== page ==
Quetta (Balochistan) [Pakistan], January 9 (ANI): Pakistan Prime Minister Imran Khan, who on Saturday met bereaved families of 11 Hazara coal miners killed in January 3 terrorist attack, talked about his ambitions to play a role in issues concerning some Muslim countries and said his aim is to end Shia-Sunni discord in the world. He also said his government was trying to reduce tensions between Saudi Arabia and Iran.
"I aim to end the Shia-Sunni discord throughout the world... look how our government is trying to thaw tensions between Saudi Arabia and Iran," he said, according to Express Tribune.
Khan, who had told Hazara protestors not to blackmail him, said on Saturday that a Prime Minister has a lot of issues to deal with.
"A premier has a lot of matters to deal with as compared to the common man," he said, according to Geo News.
While families of the slain miners shared their grief with the prime minister, he praised his government, accused India and also defended his late visit.
"When I wasn't prime minister, I had visited you. But when you keep conditions, then it becomes a precedent. Today Imran Khan is the prime minister, tomorrow someone else will be," Geo News quoted Khan as saying.
Khan was widely criticised on social media as he suggested amidst countrywide protests and rising political pressure that the protesters were "blackmailing" him by refusing to bury their loved ones until he visits them.
The Pakistan premier said that he wants to categorically state that the whole while he was "completely" in touch with his ministers and the security forces and sought updates on the sit-in. "I want to say again, not only I, but the whole country was sharing your sorrow."
"We will try our utmost to root out this element that creates divide in our country and spreads hatred," he said.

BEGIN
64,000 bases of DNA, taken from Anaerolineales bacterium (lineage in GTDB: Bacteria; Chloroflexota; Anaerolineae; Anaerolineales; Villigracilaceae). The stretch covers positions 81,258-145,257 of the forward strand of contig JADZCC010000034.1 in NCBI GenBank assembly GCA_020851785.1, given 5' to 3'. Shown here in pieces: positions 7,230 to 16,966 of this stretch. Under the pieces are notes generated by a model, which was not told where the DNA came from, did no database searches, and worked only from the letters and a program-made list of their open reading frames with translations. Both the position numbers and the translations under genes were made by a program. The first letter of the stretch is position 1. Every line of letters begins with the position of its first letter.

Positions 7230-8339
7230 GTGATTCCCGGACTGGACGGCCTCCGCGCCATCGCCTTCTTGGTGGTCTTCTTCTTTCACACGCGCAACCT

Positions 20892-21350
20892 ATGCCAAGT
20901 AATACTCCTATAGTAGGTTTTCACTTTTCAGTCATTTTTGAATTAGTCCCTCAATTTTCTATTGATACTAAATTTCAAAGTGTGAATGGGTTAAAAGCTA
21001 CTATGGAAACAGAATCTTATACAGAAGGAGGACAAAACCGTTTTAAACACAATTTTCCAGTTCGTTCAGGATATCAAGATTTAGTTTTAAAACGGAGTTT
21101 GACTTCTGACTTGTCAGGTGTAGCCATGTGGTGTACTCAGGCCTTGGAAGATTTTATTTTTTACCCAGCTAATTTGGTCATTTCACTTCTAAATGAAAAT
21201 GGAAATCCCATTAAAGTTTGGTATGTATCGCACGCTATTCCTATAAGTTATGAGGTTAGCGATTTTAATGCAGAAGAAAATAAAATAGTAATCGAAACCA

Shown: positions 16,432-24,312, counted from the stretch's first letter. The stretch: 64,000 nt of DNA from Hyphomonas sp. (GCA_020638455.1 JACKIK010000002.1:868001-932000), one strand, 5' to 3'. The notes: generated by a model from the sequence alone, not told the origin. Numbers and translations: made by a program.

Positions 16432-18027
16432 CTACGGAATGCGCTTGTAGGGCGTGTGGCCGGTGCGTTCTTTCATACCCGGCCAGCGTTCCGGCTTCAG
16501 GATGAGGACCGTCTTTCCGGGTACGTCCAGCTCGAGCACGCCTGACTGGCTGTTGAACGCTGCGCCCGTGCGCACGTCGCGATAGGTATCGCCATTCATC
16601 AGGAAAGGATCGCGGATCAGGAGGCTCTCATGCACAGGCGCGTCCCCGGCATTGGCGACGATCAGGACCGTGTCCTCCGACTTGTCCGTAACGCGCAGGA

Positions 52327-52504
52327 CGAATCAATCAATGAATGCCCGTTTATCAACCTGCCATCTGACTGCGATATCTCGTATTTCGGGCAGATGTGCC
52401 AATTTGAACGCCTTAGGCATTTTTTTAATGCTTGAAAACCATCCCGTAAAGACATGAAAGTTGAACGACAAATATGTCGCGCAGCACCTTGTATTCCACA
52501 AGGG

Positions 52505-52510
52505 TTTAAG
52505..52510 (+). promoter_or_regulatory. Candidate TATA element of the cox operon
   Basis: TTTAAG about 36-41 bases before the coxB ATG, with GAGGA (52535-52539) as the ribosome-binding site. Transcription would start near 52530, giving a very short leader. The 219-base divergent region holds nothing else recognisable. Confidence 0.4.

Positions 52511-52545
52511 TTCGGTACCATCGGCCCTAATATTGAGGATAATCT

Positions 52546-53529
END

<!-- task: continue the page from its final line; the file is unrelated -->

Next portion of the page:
On Sunday, unidentified gunmen stormed into a coal mine in Mach town near Quetta, pulling out ethnic Hazaras, members of Pakistan's Shia minority community, from their homes and open firing on them. The Islamic State claimed responsibility for the attack.
The Shia community had been protesting against the killing of miners from the last six days.
The relatives of those killed had placed their coffins on a highway in Quetta and refused to bury the dead until the killers are apprehended and Khan comes to meet them.
He had turned down their demand and said he would not be blackmailed. He asked protestors to first bury their dead only then he will visit them.
On Saturday, the Shia community agreed to bury the remains of miners. Khan finally met them later in the day after keeping them waiting for six days.
The authorities in Pakistan on Friday promised the arrest of the attackers, payment of compensation to the bereaved families and better security for the Hazara community.
Pakistan opposition parties have condemned Imran Khan for his remarks, calling him a 'stone-hearted man'.
In a tweet, former Prime Minister Nawaz Sharif said: "The man (Imran Khan) who has become prime minister with the blessings of a few generals can never feel the pain of the masses. The oppressed people of the Hazara community are waiting for the man who is calling them 'blackmailers'."
The Baloch Republican Party said that Imran Khan government is deliberately turning a deaf ear to the voices of Balochs, Hazaras, Sindhis and minorities
BRP spokesperson Sher Mohammad Bugti said in a tweet that the latest case of brutal killing of 11 Hazaras is another testimony to the lawlessness and persecution of minorities in Pakistan.
"Imran Khan govt is deliberately turning a deaf ear to the voices of Balochs, Hazaras, Sindhis and minorities who just seek a peaceful life with dignity," he said. (ANI)